Cocaine dependence is associated with an enhanced sensitivity to stress and drug craving. Increases in stress-induced craving and hypothalamic-pituitary-adrenal reactivity are also predictive of cocaine relapse outcomes. More important, sex differences in these responses have also been reported. To further understand the basis of the sex differences, the authors examined the influence of sex steroid hormones on subjective and physiological stress responses and drug craving in cocaine-dependent women. Women who had low progesterone levels (n=5) were compared with those with high progesterone levels (n=5) and with those with moderate levels of estradiol and progesterone (n=9) in their responses during exposure to stress, cocaine cues, and neutral imagery conditions. The high progesterone group showed significantly lower stress-induced and drug cue-induced cocaine craving ( p<.05) and reduced drug cue-induced anxiety levels ( p<.08) and lower drug cue-induced systolic and diastolic blood pressure levels compared with the low progesterone group. These data suggest that there are significant effects of sex steroid hormones on stress and drug cue-induced cocaine craving, anxiety, and cardiovascular responses. In particular, high progesterone during the midluteal phase of the cycle was associated with decreased stress-induced and drug cue-induced craving and decreased cue-induced anxiety and blood pressure responses. These findings are consistent with previous preclinical and clinical studies of progesterone's effects on the behavioral responses to cocaine and warrant further research to examine the effects of progesterone on stress-induced cocaine craving, stress arousal, and cocaine relapse susceptibility in women.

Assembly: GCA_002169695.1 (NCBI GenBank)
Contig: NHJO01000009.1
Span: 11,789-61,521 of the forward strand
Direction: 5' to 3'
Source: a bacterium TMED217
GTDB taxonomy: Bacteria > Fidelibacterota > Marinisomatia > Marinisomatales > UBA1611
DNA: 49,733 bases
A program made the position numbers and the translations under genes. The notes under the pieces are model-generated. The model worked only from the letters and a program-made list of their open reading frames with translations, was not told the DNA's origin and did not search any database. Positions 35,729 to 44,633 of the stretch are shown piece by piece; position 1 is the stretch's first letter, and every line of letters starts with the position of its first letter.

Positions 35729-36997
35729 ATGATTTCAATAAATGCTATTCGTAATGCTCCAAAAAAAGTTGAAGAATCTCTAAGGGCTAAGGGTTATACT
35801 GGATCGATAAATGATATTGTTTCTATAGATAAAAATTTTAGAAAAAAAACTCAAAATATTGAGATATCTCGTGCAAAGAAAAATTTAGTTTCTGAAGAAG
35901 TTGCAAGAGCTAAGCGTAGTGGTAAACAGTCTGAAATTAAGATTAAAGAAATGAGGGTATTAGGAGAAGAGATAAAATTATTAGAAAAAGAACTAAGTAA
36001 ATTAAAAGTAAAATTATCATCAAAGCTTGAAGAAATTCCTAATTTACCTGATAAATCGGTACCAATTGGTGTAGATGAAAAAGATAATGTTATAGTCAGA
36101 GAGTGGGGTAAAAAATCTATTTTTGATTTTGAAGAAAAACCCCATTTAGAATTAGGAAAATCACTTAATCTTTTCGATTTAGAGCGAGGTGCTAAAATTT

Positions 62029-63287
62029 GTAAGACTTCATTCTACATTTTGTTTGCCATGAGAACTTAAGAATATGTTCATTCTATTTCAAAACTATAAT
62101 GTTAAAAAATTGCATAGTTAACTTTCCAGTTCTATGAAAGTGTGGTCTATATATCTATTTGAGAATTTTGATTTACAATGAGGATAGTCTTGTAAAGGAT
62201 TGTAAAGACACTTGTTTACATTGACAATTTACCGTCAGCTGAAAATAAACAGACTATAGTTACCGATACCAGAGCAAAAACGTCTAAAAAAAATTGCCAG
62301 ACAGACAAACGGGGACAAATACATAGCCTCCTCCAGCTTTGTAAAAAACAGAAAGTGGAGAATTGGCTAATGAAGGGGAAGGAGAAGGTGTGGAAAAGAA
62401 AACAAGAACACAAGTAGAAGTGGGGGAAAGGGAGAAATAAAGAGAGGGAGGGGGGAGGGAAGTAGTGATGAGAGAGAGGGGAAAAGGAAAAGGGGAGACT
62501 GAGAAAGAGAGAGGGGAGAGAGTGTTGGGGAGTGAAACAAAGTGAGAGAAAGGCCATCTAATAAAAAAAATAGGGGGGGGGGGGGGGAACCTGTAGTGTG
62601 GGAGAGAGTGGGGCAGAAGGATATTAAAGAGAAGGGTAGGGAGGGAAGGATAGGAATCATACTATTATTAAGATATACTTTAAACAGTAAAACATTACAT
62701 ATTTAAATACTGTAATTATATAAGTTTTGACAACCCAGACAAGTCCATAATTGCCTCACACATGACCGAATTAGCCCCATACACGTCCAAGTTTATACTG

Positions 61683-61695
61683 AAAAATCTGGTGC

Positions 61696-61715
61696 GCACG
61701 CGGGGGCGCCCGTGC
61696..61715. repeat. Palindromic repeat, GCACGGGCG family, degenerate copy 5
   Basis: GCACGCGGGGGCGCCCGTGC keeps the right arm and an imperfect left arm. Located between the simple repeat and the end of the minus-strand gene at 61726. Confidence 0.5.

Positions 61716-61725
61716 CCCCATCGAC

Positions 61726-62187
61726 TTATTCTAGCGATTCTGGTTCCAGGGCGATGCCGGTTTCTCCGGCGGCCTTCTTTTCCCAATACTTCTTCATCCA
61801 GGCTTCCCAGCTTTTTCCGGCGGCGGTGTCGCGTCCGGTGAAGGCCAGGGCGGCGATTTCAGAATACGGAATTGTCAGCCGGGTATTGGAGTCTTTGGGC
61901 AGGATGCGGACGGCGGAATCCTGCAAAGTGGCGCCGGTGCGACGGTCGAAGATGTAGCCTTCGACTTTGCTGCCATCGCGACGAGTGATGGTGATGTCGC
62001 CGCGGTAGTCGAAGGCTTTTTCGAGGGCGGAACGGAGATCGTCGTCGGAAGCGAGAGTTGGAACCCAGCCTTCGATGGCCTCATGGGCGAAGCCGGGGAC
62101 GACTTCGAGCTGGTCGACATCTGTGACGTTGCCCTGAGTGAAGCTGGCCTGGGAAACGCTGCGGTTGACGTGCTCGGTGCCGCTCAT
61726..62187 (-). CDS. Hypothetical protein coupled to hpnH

"Treatment with P reduced cocaine seeking precipitated by yohimbine, cocaine, cocaine+cocaine-paired cues, and yohimbine+cocaine-paired cues. That this investigation found that exogenously administered P did not decrease cocaine seeking in response to cocaine-paired cues in rats was in contrast to clinical reports showing reduced cocaine-paired cue-induced craving during phases of high endogenous P (Sinha et al. 2007); however, under control conditions, responding precipitated by cues was relatively low compared to other work on cue-induced reinstatement collected in the same laboratory (Anker and Carroll 2010, 2011). These results may be explained by the multicomponent reinstatement procedure whereby cues were presented many times over the course of 20 sessions, facilitating extinction to these stimuli. "
[Show abstract][Hide abstract] ABSTRACT: Individually, both treatment with progesterone and concurrent access to an exercise wheel reduce cocaine self-administration under long-access conditions and suppress cocaine-primed reinstatement in female rats. In the present study, wheel running and progesterone (alone and combined) were assessed for their effects on reinstatement of cocaine-seeking primed by yohimbine, cocaine, and cocaine-paired cues.
Male and female rats were implanted with an intravenous catheter and allowed to self-administer cocaine (0.4 mg/kg/inf, iv) during 6-h sessions for 10 days. Subsequently, the groups of male and female rats were each divided into two groups that were given concurrent access to either a locked or unlocked running wheel under extinction conditions for 14 days. Next, all four groups were tested in a within-subjects design for reinstatement of cocaine-seeking precipitated by separate administration of cocaine-paired stimuli, yohimbine, or cocaine or the combination of yohimbine + cocaine-paired stimuli or cocaine + cocaine-paired stimuli. These priming conditions were tested in the presence of concurrent wheel access (W), pretreatment with progesterone (P), or both (W + P).
In agreement with previous results, females responded more for cocaine than males during maintenance. Additionally, concurrent wheel running attenuated extinction responses and cocaine-primed reinstatement in females but not in males. Across all priming conditions, W + P reduced reinstatement compared to control conditions, and for cocaine-primed reinstatement in male rats, the combined W + P treatment was more effective than W or P alone.
Under certain conditions, combined behavioral (exercise) and pharmacological (progesterone) interventions were more successful at reducing cocaine-seeking behavior than either intervention alone.